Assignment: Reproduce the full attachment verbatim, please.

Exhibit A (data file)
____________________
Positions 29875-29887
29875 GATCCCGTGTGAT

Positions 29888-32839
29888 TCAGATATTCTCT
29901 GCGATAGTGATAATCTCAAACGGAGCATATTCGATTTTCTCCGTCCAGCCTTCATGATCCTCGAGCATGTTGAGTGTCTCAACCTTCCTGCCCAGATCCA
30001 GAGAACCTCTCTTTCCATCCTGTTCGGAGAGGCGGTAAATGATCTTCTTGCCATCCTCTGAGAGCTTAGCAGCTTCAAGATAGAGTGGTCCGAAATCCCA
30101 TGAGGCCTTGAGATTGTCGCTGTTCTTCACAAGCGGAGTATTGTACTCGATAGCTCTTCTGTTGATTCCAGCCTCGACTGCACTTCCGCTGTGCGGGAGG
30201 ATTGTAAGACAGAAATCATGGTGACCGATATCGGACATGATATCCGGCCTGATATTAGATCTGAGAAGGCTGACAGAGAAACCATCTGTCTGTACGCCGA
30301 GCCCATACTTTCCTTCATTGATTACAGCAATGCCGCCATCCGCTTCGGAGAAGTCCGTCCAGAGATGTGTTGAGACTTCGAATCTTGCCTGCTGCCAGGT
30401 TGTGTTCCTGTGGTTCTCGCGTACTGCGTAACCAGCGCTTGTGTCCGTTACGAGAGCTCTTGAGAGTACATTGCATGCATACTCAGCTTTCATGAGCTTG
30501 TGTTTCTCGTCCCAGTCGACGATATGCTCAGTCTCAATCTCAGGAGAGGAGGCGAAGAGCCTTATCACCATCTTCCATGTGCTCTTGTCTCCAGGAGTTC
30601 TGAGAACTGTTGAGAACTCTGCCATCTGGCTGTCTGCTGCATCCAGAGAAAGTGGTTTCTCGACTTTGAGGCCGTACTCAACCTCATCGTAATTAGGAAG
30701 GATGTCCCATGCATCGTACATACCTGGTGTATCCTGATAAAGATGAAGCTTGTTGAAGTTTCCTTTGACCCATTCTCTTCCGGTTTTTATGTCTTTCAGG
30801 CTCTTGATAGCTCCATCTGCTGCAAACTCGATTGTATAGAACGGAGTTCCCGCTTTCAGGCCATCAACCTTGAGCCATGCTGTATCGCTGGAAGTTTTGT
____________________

Positions 29875-29887
29875 GATCCCGTGTGAT

Positions 29888-32839
29888 TCAGATATTCTCT
29901 GCGATAGTGATAATCTCAAACGGAGCATATTCGATTTTCTCCGTCCAGCCTTCATGATCCTCGAGCATGTTGAGTGTCTCAACCTTCCTGCCCAGATCCA
30001 GAGAACCTCTCTTTCCATCCTGTTCGGAGAGGCGGTAAATGATCTTCTTGCCATCCTCTGAGAGCTTAGCAGCTTCAAGATAGAGTGGTCCGAAATCCCA
30101 TGAGGCCTTGAGATTGTCGCTGTTCTTCACAAGCGGAGTATTGTACTCGATAGCTCTTCTGTTGATTCCAGCCTCGACTGCACTTCCGCTGTGCGGGAGG
30201 ATTGTAAGACAGAAATCATGGTGACCGATATCGGACATGATATCCGGCCTGATATTAGATCTGAGAAGGCTGACAGAGAAACCATCTGTCTGTACGCCGA
30301 GCCCATACTTTCCTTCATTGATTACAGCAATGCCGCCATCCGCTTCGGAGAAGTCCGTCCAGAGATGTGTTGAGACTTCGAATCTTGCCTGCTGCCAGGT
30401 TGTGTTCCTGTGGTTCTCGCGTACTGCGTAACCAGCGCTTGTGTCCGTTACGAGAGCTCTTGAGAGTACATTGCATGCATACTCAGCTTTCATGAGCTTG
30501 TGTTTCTCGTCCCAGTCGACGATATGCTCAGTCTCAATCTCAGGAGAGGAGGCGAAGAGCCTTATCACCATCTTCCATGTGCTCTTGTCTCCAGGAGTTC
30601 TGAGAACTGTTGAGAACTCTGCCATCTGGCTGTCTGCTGCATCCAGAGAAAGTGGTTTCTCGACTTTGAGGCCGTACTCAACCTCATCGTAATTAGGAAG
30701 GATGTCCCATGCATCGTACATACCTGGTGTATCCTGATAAAGATGAAGCTTGTTGAAGTTTCCTTTGACCCATTCTCTTCCGGTTTTTATGTCTTTCAGG
30801 CTCTTGATAGCTCCATCTGCTGCAAACTCGATTGTATAGAACGGAGTTCCCGCTTTCAGGCCATCAACCTTGAGCCATGCTGTATCGCTGGAAGTTTTGT